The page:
We asked our regular contributors through e-mail What are some things you’d only know by growing up poor? We got many interesting responses. Here are some of them. We have just copied and pasted their responses, not editing them in any way.
1. How to keep a seven-year-old from knowing she’s poor. My mom used to take my brother and me to the soup kitchen every week to volunteer. “We must always be kind to those less fortunate,” she’d say. Then, after volunteering, “Oh, it’s so late and I don’t feel like cooking. Let’s just eat here while we’re here.”
2. When someone breaks into your house but doesn’t take anything. Happened once. Still, think its funny.
3. You go to bed early to skip a meal.
4. Your dad asking you for $20 so he can go to work for the week but he’ll pay you back when he gets paid.
5. Knowing the cheapest thing on the menu at every restaurant, for when your friends’ family invites you out to dinner. Even though you’re not paying, you’re programmed to only select the cheapest thing. My friend’s mom said “you sure like hot dogs. That’s all you order no matter where we go to eat.”
6. Libraries can save your life.
The first part of my childhood I would get home from school, usually to a vacant house. I really wouldn’t know if I was even going to see either of my parents each night. No cell phones of course. But I was always afraid… nervous at least, of what would happen if they did decide to make an appearance.
I started walking to the library every day after school and staying till they closed every night just to avoid the feeling of anxiety for a little longer. Eventually, one of the librarians noticed and took a liking to me. I think she might have been through similar things in her life that she saw in me. Gradually we got to know each other. First I started noticing there were more books being added in the genres that I liked. Then one day after the library closed, I walked over to McDonald’s. I was a quarter or so short to buy a hamburger and she saw me asking people if they had any change. I saw her and was embarrassed and kinda hid from her. From that point on I think she decided that she was going to take me under her wing. For over a year she would come by my desk at the library and just drop off chips, granola bars, pop, whatever you know? Of course, I would tell her I didn’t need it when in reality I only knew where one meal would come from each day. When I would ask her where it came from, she would just say it was extras from the break room, even though I could hear her in there putting coin after coin into the vending machine. Eventually, she would just bring dinner every night to the library and we would sit down in the break room with each other and eat. I finally opened up to her about my family/living issues and had her to talk to. Even though I was still pretty guarded, this was a huge relief. THEN, after I had been there for almost 2 years, it was the week before school started, and I headed into the library. Before I left she told me to meet her outside after close. I did, we walked to her car, and she pulled out a brand new school backpack, and inside was a new outfit, binder, and shoes (my first Nikes). That’s when I broke down, and my walls crumbled. She was a single lady working off a librarians income, but she still made room for me.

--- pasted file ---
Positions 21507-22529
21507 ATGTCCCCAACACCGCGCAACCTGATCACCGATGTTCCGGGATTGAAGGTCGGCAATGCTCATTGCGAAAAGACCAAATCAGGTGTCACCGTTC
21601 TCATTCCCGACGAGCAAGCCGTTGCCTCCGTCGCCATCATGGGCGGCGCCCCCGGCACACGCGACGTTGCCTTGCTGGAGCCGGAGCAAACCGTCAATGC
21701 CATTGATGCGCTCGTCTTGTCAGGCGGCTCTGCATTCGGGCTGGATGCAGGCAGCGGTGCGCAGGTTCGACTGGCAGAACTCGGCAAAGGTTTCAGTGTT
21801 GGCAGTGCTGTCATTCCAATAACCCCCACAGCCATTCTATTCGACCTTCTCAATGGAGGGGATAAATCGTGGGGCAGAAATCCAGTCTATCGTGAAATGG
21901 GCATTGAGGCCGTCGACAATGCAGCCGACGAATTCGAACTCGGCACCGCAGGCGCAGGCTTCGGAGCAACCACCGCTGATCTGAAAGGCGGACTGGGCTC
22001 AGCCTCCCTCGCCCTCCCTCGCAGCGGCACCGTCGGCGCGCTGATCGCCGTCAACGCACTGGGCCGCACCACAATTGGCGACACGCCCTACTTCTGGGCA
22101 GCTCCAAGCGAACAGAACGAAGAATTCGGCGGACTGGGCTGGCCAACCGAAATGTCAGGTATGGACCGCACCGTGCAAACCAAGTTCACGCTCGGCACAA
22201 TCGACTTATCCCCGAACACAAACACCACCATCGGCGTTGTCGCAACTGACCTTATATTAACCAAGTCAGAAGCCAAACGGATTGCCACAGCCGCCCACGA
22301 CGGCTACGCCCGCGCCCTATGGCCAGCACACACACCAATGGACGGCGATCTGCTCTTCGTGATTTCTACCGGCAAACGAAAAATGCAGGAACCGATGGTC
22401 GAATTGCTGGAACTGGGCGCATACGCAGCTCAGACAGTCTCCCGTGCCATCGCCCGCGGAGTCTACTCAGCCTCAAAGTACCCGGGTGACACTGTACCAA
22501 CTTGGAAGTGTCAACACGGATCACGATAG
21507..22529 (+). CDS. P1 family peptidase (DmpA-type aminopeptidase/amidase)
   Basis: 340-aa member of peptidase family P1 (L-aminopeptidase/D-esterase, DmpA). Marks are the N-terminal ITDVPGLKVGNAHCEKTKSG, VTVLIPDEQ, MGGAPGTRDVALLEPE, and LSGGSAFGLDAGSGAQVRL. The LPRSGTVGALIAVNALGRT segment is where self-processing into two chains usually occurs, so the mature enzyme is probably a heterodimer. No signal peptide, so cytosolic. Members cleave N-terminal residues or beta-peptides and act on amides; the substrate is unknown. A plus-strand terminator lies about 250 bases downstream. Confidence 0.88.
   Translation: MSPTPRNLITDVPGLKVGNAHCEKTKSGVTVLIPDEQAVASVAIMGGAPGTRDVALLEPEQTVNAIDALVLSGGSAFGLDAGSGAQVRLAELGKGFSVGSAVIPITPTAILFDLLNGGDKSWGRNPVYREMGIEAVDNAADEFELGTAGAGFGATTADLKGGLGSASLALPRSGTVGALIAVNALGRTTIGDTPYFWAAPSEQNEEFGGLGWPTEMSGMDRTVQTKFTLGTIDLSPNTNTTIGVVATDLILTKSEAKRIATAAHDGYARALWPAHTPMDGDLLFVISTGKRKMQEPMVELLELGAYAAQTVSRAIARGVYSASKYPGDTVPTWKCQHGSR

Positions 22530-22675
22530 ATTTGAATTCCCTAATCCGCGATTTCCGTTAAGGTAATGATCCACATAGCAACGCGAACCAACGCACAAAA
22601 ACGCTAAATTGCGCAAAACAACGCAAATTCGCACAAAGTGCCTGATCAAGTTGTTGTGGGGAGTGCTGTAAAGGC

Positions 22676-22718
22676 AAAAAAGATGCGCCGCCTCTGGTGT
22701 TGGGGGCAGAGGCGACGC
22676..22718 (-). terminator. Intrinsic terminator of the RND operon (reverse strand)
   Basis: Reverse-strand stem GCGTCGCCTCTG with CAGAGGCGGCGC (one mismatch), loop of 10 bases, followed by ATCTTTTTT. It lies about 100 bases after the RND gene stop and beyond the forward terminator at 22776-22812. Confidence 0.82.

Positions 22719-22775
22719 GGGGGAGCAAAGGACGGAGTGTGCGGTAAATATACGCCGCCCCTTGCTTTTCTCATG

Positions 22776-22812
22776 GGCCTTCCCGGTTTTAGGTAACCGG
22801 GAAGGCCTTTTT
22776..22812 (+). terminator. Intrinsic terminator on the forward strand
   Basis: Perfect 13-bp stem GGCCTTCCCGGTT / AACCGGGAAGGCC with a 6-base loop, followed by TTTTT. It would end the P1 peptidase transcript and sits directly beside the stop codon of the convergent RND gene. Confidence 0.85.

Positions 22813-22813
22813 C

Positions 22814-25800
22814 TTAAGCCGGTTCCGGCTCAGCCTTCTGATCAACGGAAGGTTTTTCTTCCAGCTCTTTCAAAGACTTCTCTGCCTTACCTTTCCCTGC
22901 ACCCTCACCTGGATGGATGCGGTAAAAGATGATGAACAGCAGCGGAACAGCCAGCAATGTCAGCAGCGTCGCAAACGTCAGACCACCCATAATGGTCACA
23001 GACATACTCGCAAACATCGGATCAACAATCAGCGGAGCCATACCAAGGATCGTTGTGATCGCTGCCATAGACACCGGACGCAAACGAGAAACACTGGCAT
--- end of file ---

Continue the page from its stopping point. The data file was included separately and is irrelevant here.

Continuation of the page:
For 3 years she supported me as much as she could, and she was more of a friend than I had ever experienced up until that point in my life. She is the number 1 reason I got out of that house and life. She was with me at all my adoption hearings and made sure I was put with a nice family. She was at my graduation and my wedding. She saw me grow up and succeed in life after coming from the bottom. She saw her work and love pay off. I went to her funeral this summer and it felt like I had lost my mother, but I couldn’t stop reflecting on how much she changed my life through her sacrifice.
Truly an amazing person, and I still donate to the library every year.
7. IDK about in other states but in MN, they can’t shut your power off during the winter because of the danger of someone freezing to death in their house. So that was a good time to try to catch up on some other bills you are way behind on too.
8. You develop an appreciation for hand-me-down clothes when they come your way.
9. “I’m hungry” “Drink some water” We were probably the best-hydrated children at school lmao.
But I think the thing I appreciate most is the independence I’ve gained, through fixing things to keep them going or from just not wanting to ask my parents for help when I know they’re struggling too.
10. Not to ask their parents for stuff.